Today’s post comes to you from Carlos Lu, current Tufts student in the Museum Education Master’s program. Here, he discusses an experience he recently had at the USS Constitution Museum.
As part of training for my new position at the USS Constitution Museum, I visited the Charlestown Navy Yard’s Visitor Center. There, a National Park Services Ranger named Patrick Boyce proceeded to inform us about the position of the Charlestown Navy Yard as the “black sheep” of Boston’s National Park Services family.
The National Park Services (NPS) of Boston focuses primarily in handling and preserving sites important to the American Revolution, rightfully so as Boston is the inception of America’s choice to cast off its chains of colonialism and become its own, independently governed state. But that means the design of Massachusetts’ NPS interpretation is seen through the lens of the American Revolution. Where does this leave a shipyard that wasn’t built at the time of the American Revolution and saw its highest levels of use during the Second World War? If the responses from the park ranger is any indication, it leaves the still culturally significant, government run service feeling excluded, neglected, and pretty confused.
Let’s step back for a second. For those who don’t know, the Charlestown Navy Yard was built in the 18th Century to build ships capable of defending the United States’ merchant fleet from those who would do it harm, in particular the Barbary pirates from Algiers. It was the construction site of the USS Constitution, one of the original six frigates that made up the United States Navy. Since that time its employment reached its peak during the Second World War when it employed women to support the “boys overseas” with their welding prowess. In 1974, the Navy Yard became a National Historic Park of Boston.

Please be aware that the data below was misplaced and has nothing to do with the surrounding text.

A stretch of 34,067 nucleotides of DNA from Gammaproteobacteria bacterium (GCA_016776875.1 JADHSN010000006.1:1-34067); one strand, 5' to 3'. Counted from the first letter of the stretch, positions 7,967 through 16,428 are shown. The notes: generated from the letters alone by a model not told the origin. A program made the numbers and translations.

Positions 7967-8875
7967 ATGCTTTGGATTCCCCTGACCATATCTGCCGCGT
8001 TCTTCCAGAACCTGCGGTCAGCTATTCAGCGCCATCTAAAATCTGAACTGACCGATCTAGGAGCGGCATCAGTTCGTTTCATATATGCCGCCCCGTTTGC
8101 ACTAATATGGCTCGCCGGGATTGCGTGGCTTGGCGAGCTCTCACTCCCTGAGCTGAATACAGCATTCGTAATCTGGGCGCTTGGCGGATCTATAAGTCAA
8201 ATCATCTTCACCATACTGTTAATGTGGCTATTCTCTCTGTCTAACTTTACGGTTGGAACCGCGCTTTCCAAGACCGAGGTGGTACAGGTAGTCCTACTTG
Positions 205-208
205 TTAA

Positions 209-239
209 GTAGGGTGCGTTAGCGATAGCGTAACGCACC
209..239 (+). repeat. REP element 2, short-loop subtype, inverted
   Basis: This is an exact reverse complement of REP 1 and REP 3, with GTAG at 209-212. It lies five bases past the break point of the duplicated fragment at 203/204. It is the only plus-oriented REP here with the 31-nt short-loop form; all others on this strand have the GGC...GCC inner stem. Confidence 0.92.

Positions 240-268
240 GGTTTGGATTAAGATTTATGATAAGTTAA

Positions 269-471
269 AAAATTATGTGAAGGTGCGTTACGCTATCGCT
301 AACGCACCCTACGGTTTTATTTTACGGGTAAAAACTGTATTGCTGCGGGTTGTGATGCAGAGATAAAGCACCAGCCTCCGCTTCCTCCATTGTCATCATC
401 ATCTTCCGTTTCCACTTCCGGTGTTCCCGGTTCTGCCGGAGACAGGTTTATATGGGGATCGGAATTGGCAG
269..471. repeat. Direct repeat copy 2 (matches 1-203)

Currently the red bricked path of the Freedom Trail leads right to the front door of the USS Constitution Museum and the Charlestown Navy Yard Visitor Center, both essential fonts of information for those wanting to learn about important times in Boston’s history. However, they are totally unrelated in time period to the other sites on the Trail. Already as an educator at the museum I have had to field questions from visitors asking me the relevance of the USS Constitution to the American Revolution. No, she did not fight the British during the Revolutionary War, she was actually built much after. Yes, the British landed nearby during the Battle of Bunker Hill, but the Navy Yard wasn’t built yet at the time. No, this is not a museum for the Constitution the document, but for the ship.
So how does the Charlestown Navy Yard highlight its important place in Boston’s history while distinguishing it from the Revolutionary War?
The Navy Yard does not have a concrete mission statement that encapsulates its importance to the city’s history. Instead it falls under the greater NPS of Boston’s mission statement to encourage visitors to “Discover how one city could be the Cradle of Liberty, site of the first major battle of American Revolution, and home to many who espoused that freedom can be extended to all”. Instead, the Navy Yard should focus its interpretational efforts on its role as a protector of American Liberty. The USS Constitution and its five sister ships defended American interests across the seven seas, ensuring that along with the goods traded on board merchant vessels came American ideals of freedom. The employment of women and African-Americans without a difference in pay during World War II speaks volumes to Boston’s history of racial and gender equality. This history could easily be interpreted throughout the Navy Yard, yet buildings like the Charlestown Ropewalk Complex, the oldest rope factory in the country, currently on its way to being turned into rental space for residents and commercial services, has nary a sign of historical interpretation in sight.
The Charlestown Naval Yard is a government run institution that has active Navy sailors, National Park Rangers, and civilian museum educators like myself working through its grounds. That means that at least three institutions are working with varying goals to utilize the historic site, and yet despite this, or perhaps because of this, the Naval Yard does not get the attention in the public eye that such a historic landmark deserves. Utilizing resources from all three sites could lead to clearer interpretation and a stronger site.